Today Apple took the unusual step of announcing a new service, the iCloud which will be presented to the public during the Apple developer conference next week. Apparently speculation on this service has been making the rounds on the interwebs ever since Apple bought the icloud.com domain name in April.
More details of what this service will be is going to be outlined during the conference, where it is also said Steve Jobs will show of the new "Lion" release of OSx.
What's this got to do with music? Well, it may have everything to do with files bought from Apple, apparently one of the main features of the cloud service is to allow people who have purchased music via iTunes to keep their files stored on remote servers. Essentially that's what a "Cloud" is, in tech terms, it's just using servers as a storage medium for various files. For example, a website may use Amazon's cloud service to remotely serve audio, video and image files to a website which is hosted on a different server altogether, reducing load and increasing speed.
For music enthusiasts this means that, by keeping your audio files on the cloud, you will be able to have those files served to you on demand....
But the big question which remains to be seen, and which has been asked across the internet and on news services, what does that mean for ownership? Will you be able to download the song whenever you want to your hard drive to burn it to your "on my way to work" disc for the morning drive, or does it mean you will only be able to stream those songs using Apple products? Will iTune purchases now only be accessible via the iCloud? Apple has already limited user's freedoms quite a bit with their M4P proprietary format which most other players don't recognize, now are they trying to remove the book, audio and video libraries from our homes as well? Apparently Amazon has a cloud player too, but the big difference is Amazon offers DRM free downloads and, as of this writing, you can still purchase and download both individual songs and entire albums.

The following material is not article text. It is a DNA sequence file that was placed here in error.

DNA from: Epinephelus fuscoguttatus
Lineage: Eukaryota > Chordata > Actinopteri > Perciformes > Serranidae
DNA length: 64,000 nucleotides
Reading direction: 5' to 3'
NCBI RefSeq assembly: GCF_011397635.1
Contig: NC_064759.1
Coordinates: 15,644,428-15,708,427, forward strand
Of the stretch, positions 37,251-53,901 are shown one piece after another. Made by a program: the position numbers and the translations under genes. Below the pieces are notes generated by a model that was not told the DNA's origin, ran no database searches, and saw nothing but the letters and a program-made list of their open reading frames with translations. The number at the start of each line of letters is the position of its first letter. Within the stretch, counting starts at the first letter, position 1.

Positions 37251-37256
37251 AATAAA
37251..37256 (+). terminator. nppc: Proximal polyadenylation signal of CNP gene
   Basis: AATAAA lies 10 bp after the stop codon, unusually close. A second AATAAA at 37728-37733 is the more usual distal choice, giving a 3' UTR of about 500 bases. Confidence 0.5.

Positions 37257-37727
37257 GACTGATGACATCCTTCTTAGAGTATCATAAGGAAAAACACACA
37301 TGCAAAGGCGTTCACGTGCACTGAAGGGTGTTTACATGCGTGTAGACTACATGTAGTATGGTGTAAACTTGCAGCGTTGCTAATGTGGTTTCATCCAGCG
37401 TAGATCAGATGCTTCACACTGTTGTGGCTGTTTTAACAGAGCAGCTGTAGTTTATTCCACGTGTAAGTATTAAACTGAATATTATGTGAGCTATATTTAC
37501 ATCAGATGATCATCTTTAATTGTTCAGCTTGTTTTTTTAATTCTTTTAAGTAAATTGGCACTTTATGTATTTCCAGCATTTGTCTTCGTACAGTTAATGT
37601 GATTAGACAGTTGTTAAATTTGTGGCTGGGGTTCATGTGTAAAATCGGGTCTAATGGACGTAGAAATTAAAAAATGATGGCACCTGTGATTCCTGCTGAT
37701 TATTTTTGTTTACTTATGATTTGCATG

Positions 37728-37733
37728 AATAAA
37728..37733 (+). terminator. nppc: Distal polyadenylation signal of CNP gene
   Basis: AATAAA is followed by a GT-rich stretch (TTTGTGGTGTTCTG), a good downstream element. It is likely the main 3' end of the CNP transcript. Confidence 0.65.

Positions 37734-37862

Recording artists deserve money for their hard work, and by keeping tighter control over the distribution of files may help insure that, but does that mean you will have to connect to the cloud everytime you want to listen to an album?
Whatever the case, we shall soon see, but what Steve and the crew at apple may not understand, they will never be able to make people completely dependent on their iTunes, iBook, or, now, iCloud services because of the simple fact that we like to have libraries in our home, whether they be audio, book or video; we like to show 'em off, we like to rummage through them and we like our guests to peruse them as well. E-books, MP3s, and M4Ps may be convenient, but I love my library.
EDIT June 6 2011: Details released on iCloud have cleared things up a bit. This is what we know: